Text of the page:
A clinical trial is a research study in which animals with cancer participate to evaluate aspects of, or novel treatments for, cancer. Well-designed clinical trials can answer questions about preventing, detecting and treating cancer that help animals in the future. Trials are designed to minimize risk to the participants, but drug trials often involve new anti-cancer agents that may not have been used in companion animals, and the extent of possible toxicity is not known. There are five phases of clinical trials to safely and methodically evaluate promising new treatments.
Phase 0 trials are proof-of-principle trials that typically are short in duration and involve a small number of subjects to confirm a basic mechanism or target of a drug or therapy. These often involve serial sampling of a tumor or blood and provide rationale for putting the new treatment into a full clinical trial. Phase 0 is commonly included prior to a phase 1 or phase 1 and 2 combined trial, and may not be identified separately.
Phase 1 trials are typically conducted in a small group of animals (six to 12) with cancer to test a new treatment that has never been tried in a clinical patient. The goals are to evaluate safety and side effects, and to determine the dose and use of the treatment. It is important to remember that no therapeutic benefit is expected in a phase 1 trial.
Phase 2 trials use information from phase 1 trials to use the new treatment at a given dose and schedule in a larger group of animals with cancer (usually 20 to 40). The goal of a phase 2 trial is to determine efficacy of the new treatment and further evaluate safety. In cancer clinical trials, a phase 2 trial is intended to determine what types of cancer will respond or how well a given cancer responds to a new therapy.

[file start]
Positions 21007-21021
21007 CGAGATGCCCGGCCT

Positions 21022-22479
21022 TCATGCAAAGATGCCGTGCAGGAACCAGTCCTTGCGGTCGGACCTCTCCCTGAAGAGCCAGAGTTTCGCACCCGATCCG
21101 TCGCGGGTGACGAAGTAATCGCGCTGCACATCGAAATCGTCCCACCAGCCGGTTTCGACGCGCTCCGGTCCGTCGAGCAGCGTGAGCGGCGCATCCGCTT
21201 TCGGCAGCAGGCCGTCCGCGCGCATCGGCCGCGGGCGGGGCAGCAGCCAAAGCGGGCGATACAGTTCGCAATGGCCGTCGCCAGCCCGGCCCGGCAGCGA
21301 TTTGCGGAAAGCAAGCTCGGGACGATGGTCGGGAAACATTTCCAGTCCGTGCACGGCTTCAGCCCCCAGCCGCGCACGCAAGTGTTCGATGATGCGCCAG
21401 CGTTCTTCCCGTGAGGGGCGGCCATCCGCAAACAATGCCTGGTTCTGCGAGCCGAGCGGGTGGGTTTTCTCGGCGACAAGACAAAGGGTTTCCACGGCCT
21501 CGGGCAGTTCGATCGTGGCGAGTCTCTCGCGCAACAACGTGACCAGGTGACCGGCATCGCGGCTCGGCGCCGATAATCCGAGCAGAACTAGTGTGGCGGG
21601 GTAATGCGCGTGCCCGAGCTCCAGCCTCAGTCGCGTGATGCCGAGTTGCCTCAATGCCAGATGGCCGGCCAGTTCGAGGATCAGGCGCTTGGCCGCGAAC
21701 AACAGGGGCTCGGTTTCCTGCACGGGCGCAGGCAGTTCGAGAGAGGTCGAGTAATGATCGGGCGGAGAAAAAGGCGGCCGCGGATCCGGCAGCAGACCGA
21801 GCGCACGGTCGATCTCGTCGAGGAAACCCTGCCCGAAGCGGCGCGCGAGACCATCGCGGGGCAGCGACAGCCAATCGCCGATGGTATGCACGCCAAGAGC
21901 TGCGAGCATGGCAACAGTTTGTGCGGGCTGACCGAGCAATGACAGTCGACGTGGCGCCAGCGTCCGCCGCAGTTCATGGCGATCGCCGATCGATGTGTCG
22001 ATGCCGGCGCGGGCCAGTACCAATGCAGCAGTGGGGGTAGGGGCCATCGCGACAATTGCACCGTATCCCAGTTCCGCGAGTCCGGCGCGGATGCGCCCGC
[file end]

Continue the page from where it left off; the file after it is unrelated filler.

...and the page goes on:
Phase 3 trials compare the new treatment to standard treatment options in a large group of animals with cancer. The goal is to determine whether the new treatment is better than other common treatments and to further monitor safety and side effects.
Phase 4 trials compare two or more well-established treatment regimes in a given group of patients, typically after the treatment has already been approved for use (in people) or in common use (in animals).
Owners of animals with cancer, as advocates for their companions, may choose to participate in a clinical trial for a number of reasons. The knowledge gained in clinical trials can benefit countless animals and even people in the future. Additionally, interventional trials may allow a patient to benefit from a promising new treatment before it is widely available.
Depending on the phase of research, various questions may have been answered. Prior to enrolling patients in a clinical trial, preclinical work may include research with cell culture or rodents, and new drugs have typically been given to healthy animals before they are offered to animals with cancer in order to determine expected side effects and a general idea of dose and safety.